Walking through the peach-logoed antique store my forehead frightens itself into a sticky funk. The word “dixie” hangs above my Black body like a halo, the irony thick on my tongue in the language of white I have learned since childhood. The fall air waltzing through the store shrinks me into a disillusioned crescent of an angel. We are here on my birthday, my boyfriend and I, his blue-eyed curiosity leading us through the clustering aisles, packed still with dusted relics of every peach-growing experience my mother and grandmother could not afford. My throat swells each time we pass a mammy figurine or a caricatured Asian doll, stiff on the shelves I now have the privilege to run the fat of my finger against. I choose to swallow my body, uncolor the fruit and pit of me inch by inch until I am nearly pale enough for a eulogy. We joke about my only interest in the store being the lavender-scented soap crafted au naturale by white women and the pastel-colored jewels reflective in the brown-black deep of my eyes, and I laugh even harder at the joke beneath my tongue: every item palatable for me will be washed away with time; only what is white is ever in the condition to be permanent. He doesn’t see the cloud draped over the history of me while looking at the scuffs on military-grade combat boots, and I don’t know how to speak of it. He walks in the way of unknowing, of unwitnessing the shadow I am in the store― in the vintage mirror, my eyes shoot themselves into the back of a shelf. He fits in so well, under the civil-war aged chandeliers, the dot to my question mark of a body squeezing through every aisle. The wicked part of me homes a swarm of flies in my gut and imagines them splitting the body in two until my blood stains the floor and the crimson color ruining the decor lets them know I was here. How to explain to him the feeling of being swallowed by every room I walk into, the feeling of drowning, of being a susceptible mess to every space afraid of color. How to explain to him what he will never understand.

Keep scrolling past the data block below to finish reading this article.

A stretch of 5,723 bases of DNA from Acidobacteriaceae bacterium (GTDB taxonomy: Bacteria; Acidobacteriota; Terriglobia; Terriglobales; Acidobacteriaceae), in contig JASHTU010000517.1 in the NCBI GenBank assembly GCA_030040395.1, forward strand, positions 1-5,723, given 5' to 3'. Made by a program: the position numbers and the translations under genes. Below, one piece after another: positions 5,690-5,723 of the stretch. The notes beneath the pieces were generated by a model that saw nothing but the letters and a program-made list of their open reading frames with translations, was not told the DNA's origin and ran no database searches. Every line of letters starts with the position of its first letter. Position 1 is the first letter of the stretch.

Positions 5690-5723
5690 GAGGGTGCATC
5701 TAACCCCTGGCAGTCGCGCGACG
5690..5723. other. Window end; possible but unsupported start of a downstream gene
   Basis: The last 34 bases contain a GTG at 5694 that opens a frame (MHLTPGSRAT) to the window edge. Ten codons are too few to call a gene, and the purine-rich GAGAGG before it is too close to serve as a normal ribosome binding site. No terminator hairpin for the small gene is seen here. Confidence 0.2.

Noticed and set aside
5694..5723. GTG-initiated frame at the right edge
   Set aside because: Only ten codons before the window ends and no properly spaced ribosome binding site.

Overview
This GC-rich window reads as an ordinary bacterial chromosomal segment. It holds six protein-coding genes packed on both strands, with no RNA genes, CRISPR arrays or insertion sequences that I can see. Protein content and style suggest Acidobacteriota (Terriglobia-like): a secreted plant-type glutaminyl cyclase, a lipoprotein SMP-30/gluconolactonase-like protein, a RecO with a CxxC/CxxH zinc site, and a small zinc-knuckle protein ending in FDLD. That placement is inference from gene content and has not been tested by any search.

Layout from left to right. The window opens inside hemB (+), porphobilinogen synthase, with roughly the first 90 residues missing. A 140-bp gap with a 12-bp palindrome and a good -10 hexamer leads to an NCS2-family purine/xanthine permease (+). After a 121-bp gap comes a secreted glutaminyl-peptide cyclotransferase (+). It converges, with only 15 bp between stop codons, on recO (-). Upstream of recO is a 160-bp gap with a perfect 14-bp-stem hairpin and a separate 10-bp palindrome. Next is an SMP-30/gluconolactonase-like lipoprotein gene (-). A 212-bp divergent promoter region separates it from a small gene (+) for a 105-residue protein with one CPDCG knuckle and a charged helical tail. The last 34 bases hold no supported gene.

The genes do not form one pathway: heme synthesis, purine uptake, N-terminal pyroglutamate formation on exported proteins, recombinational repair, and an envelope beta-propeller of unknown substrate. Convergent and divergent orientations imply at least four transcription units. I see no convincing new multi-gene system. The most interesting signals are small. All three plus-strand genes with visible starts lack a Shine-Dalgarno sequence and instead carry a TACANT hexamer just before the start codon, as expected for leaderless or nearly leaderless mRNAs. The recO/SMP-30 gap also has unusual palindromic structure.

SADE COLLIER is a first-year student pursuing a double major in Journalism and Politics at New York University. Their work has been published in Prometheus Dreaming, The Closed Eye Open, and is upcoming in The Closed Eye Open and Beyond Words Literary Magazine. You can keep up with them on Instagram (@lol.sade) and keep an eye out for their upcoming chapbook.